Before we look at our telescopes for sale let us consider different instruments and how your telescope works?
Our telescope can show you wonderful things and take you incredible distances across the universe. To understand it, you must know that a telescope is a “creature of light” Light is the medium of vision, one of the most important of the five senses (vision, hearing, touch, smell, and taste) that we use to gather information about our environment. On a clear night, some of the light from the heavens will reach your telescope, and your telescope will “process” this light to direct an image to your eye. Here is how that light works –
Light:The Signature of the Universe Visible light is a form of energy called electromagnetic (or radiation (which also includes invisible energy, such as radio waves and X rays). Unlike other forms of radiation, our eyes recognize only visible light. Light moves in waves, something like ocean waves. Stand on the shoreline with a stopwatch and time the number of waves that reach the shore every second. If one wave reaches the shore every second, the wave frequency is one wave per second. Next, stand in the surf with a yardstick and try to measure the distance between a wave crest and the crest of the wave following it. This distance is called the wavelength. .
The colour of the setting Sun:You can get a good feel for the variable-scattering effect of the Earth’s atmosphere by observing the colour changes of the Sun as it sets. By glancing indirectly in the direction of the Sun when it is high in the sky, you have of course noticed our star’s predominant yellow colour. As the Sunsets, its light travels through more of the Earth’s atmosphere and therefore is more affected by scattering. Therefore, the Sun seems redder just before it sets (or after it rises) than when it is higher in the sky. Of course, the blue photons scattered by the atmosphere do not just disappear. While scattering makes the Sun “redder,” the day sky gets “bluer” but even those photons that reach the Earth’s surface are not unaffected by their passage through the Earth’s atmosphere. When light leaves one medium and enters another (say from space into or air into water), its velocity changes and its path is bent, or refracted. Light slows down as it goes from space into it slows again if it enters water or glass.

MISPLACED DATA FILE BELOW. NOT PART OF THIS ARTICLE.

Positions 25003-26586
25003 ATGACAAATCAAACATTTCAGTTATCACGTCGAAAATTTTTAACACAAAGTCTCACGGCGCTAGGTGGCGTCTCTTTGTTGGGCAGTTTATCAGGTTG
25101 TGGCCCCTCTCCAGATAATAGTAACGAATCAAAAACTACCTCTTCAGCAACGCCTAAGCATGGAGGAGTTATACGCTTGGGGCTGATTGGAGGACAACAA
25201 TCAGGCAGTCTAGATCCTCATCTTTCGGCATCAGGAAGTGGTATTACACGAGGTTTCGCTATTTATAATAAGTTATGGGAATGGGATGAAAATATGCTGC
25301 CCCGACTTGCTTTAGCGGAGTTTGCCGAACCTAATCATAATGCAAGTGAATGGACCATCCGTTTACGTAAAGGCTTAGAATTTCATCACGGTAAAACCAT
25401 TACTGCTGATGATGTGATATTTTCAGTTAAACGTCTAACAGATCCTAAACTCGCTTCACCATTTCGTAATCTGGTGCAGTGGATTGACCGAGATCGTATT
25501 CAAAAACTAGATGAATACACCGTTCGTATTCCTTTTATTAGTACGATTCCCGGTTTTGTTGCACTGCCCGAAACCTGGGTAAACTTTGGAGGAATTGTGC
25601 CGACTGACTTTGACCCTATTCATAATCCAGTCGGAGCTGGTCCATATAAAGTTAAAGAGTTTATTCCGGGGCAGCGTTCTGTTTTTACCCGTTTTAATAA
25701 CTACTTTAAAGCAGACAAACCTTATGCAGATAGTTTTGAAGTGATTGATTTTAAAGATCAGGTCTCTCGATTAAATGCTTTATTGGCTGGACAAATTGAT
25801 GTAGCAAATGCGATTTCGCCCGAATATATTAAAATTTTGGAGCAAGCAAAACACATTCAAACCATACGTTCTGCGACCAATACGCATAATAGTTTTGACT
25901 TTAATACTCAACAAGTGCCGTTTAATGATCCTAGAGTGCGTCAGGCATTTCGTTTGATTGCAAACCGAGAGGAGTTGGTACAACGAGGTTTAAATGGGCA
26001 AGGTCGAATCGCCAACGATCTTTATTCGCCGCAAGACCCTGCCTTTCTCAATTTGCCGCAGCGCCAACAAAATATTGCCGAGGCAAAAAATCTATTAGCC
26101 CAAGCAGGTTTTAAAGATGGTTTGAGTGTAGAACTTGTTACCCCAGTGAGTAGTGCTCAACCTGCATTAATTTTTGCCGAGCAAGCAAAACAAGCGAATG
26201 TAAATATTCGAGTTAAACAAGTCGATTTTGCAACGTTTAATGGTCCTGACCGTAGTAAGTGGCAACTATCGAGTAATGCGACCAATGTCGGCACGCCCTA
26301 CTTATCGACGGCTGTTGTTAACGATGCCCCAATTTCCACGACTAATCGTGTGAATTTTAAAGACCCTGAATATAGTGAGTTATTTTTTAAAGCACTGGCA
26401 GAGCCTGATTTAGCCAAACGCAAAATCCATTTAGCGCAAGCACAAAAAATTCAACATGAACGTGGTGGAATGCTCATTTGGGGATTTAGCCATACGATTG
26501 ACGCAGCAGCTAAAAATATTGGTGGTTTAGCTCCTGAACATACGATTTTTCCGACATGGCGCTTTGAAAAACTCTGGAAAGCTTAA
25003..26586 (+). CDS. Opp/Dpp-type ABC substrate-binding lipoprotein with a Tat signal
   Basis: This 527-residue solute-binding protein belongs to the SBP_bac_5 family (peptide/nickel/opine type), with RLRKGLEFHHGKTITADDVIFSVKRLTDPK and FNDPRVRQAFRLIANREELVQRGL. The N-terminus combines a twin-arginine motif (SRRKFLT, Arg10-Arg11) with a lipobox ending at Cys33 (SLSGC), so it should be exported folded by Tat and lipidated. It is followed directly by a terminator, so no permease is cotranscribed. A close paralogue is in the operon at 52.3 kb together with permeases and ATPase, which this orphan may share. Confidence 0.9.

Observing Refraction:One way of observing refraction is to pitch coins into an aquarium or swimming the trajectory (or path) of a coin seems to change when it enters the water. If you have an aquarium, notice how a fish’s position seems to change when it is viewed from above and from the side.
How Your Telescope Works:If you have a good sky view to the western (or eastern) horizon, you might be able to observe the setting (or rising) Notice how the Sun’s image seems to spread out from a sphere into a when it is close to the horizon. This effect occurs because light from the part of the Sun near the Earth’s horizon travels through more atmosphere than light from the parts of the Sun that are higher in the sky. Light rays near the horizon experience more bending by refraction.
Refractors:A refractor is a telescope that uses lenses alone to magnify objects. It is a modern version of the first astronomical telescopes used by Galileo. The large objective lens collects light from a distant object and delivers this light beam to the eyepiece, the lens or set of lenses at the hack of the tube. The eyepiece then focuses the light on your eye. If the image is properly focused and the optics are properly aligned, you will observe a bright and distinct image of the celestial object.
Reflectors:A Newtonian reflector, the earliest type of reflecting telescope, uses lenses only in the eyepiece. Most of the work is done by mirrors. Light is collected by a curved Primary mirror. A flat secondary mirror, which is much smaller than the Primary mirror, directs the collected light to the eyepiece. Early reflectors were large and hard to work with. in 1672, an obscure French man named N. Cassegrain designed are reflecting telescope with a curved secondary mirror. Many large and small modern telescopes use Cassegrain’s approach to bend the light further. These telescopes are more compact than many Newtonians of the same primary mirror diameter.
Our aim is to provide you with the right telescope at the right price, whilst offering a good range of accessories and combination packages at competitive rates. We believe our telescopes represent high levels of manufacturing specification from well established sources and all incorporate features...
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